On Selection Sunday in 1986, Indiana Coach Bob Knight watched the brackets go up and saw that his team was the No. 3 seed in the East Region, paired against 14th-seeded Cleveland State. As all coaches do as soon as they see their first-round pairing, Knight sent his assistant coaches in search of tape on Cleveland State. The next day, after he had looked at the newly arrived tape, he met with his coaches.
"We've got a real problem here," he said. "This team is good. I mean it's real good -- quick, presses 94 feet and they can shoot. And there is absolutely no way between now and Friday that we're going to be able to convince our guys how tough this game is going to be. They're going to see the name Cleveland State, see the number 14 seed and think we're in the second round."
Knight knew from whence he spoke. That Friday, Cleveland State beat his team, 83-79, in one of those first-round upsets the NCAA tournament has become famous for.
"It used to be that coaches knew when a non-name team was good enough to pull an upset," Pittsburgh Coach Ben Howland said Friday night after his second-seeded team had dismantled No. 15 Wagner. "The kids would figure, 'Yeah sure, coach, they're good. Everyone's good.' Now, you don't even have to tell them someone's good. They watch basketball. They know."
Friday morning when his team arrived at shootaround, Howland called his players together before they began their workout. "Fellas, I hope you watched the games yesterday," he said. "Because if you did, you saw that a lot of low seeds had chances to win. Utah State could have beaten Kansas. Holy Cross could have beaten Marquette. Duke was in trouble against Colorado State." He paused, knowing there was one other game he wanted to mention.
"Notre Dame," Brandin Knight said. "You forgot Notre Dame, Coach. They should have lost. Guy missed a layup."
Howland smiled. He knew he didn't have to say anything else.
Times have changed in the NCAA tournament. The notion of double-digit seeds upsetting high seeds is no longer considered implausible. In fact, those upsets are frequently expected.
"Every time I picked up a paper this week or turned on TV someone was saying Penn was going to beat us," Oklahoma State point guard Victor Williams said after his team had pulled away late to beat the Quakers. "When I looked at them on tape, I was impressed, especially with the way they ran their offense. So we came in here expecting a difficult game."
Difficult games are almost the norm nowadays. There are few walkovers anymore, except in 1-16 games. That was the case again this year, all four No. 1 seeds easing to blowout victories. But No. 2 and No. 3 seeds often struggle. This year, Wake Forest and Kansas were in trouble almost to the buzzer as No. 2 seeds while Pitt and Florida cruised. None of the No. 3 seeds had easy games -- Syracuse and Xavier pulled away late and Duke and Marquette were both in jeopardy into the final minute.
But when the smoke cleared, the only team among the top 16 seeds that had not advanced was Dayton, a No. 4 which lost to No. 13 Tulsa. That hardly qualifies as a Cleveland State or Hampton over Iowa State sort of upset. Tulsa is from a conference (the Western Athletic) that frequently receives at-large bids; it was in the round of 8 three years ago, and Dayton was seen as a weak No. 4 as soon as the brackets went up.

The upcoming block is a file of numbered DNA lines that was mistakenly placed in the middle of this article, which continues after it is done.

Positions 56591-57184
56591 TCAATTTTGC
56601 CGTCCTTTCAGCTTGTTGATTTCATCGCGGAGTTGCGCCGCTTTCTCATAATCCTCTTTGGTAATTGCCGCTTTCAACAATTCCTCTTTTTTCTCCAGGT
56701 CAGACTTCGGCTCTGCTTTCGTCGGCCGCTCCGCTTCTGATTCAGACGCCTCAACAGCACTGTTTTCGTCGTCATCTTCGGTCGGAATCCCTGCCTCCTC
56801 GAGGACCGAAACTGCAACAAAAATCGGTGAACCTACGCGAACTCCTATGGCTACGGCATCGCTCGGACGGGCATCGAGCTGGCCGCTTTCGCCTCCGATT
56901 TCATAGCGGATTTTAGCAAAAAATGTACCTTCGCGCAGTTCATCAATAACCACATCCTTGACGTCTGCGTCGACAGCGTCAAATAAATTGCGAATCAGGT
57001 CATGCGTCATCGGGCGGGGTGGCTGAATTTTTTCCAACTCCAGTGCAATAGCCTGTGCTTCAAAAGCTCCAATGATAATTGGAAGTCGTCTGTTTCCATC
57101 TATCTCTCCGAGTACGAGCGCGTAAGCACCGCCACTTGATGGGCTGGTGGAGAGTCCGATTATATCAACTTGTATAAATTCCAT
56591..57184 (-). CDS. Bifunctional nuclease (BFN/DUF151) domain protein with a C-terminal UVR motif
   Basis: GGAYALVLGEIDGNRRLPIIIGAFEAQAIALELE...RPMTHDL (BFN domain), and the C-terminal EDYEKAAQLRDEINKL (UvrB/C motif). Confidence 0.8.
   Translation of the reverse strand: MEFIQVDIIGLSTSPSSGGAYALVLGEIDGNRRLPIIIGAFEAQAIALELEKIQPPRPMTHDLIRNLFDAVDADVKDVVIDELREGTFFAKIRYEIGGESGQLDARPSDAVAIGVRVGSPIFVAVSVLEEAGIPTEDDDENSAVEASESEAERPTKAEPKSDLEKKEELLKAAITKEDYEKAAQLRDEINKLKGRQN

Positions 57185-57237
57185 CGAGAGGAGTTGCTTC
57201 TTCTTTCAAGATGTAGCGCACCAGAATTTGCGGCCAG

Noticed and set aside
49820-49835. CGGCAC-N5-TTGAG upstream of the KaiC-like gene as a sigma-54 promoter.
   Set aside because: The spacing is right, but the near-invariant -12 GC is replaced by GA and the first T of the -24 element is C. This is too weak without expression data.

"If you can't make your players understand these days that just about anyone in the field can beat you, then you aren't doing your job," Duke Coach Mike Krzyzewski said. "The game has changed. There are a lot more good teams out there, especially the mid-majors who are built around seniors. That's always a dangerous game, especially if you have a team that doesn't have a lot of players with tournament experience."
The one real first round upset, a mid-major over a power conference team, was Butler, which got in as one of the two lowest seeded at-large teams (at No. 12 along with Brigham Young) and stunned No. 5 Mississippi State. Certainly, the Southeastern Conference Bulldogs should have been prepared for the Horizon League Bulldogs. In 2000, Butler had Florida beaten until Mike Miller hit an off-balance runner at the buzzer. Two years ago, the Bulldogs crushed Wake Forest in the first round. So it was no surprise when they jumped to a 12-3 lead, then came from behind late to win, 47-46.
In this tournament, no one asks how you won or how much you won by. As the late Jim Valvano once put it, "survive and advance." Almost all the favorites did that in the first round against teams vying to be this year's Cinderella -- or in hoops terminology, this year's Valpo or Gonzaga, schools that have come from nowhere to go deep into the tournament.
There are more of those teams with upset potential now. And yet, at least this year, fewer upsets occurred. Tulsa was the only No. 13 to advance; Butler the only No. 12 and Central Michigan -- which beat another mid-major, Creighton -- the only No. 11. Since the 10th seeds are all from power conferences, they hardly qualify as underdogs.
The little guys have repeatedly proven they can compete. Actually winning seems to have become more difficult. The element of surprise is gone.
"We won today for one reason," Syracuse Coach Jim Boeheim said after his team's victory over Manhattan. "Because our guys knew, without being told, that if they didn't come to play, they would lose."
That's the difference between now and 1986. If Knight had to face Cleveland State again in 2003, his players would know without being told that the game could be lost. Which might very well mean they would win.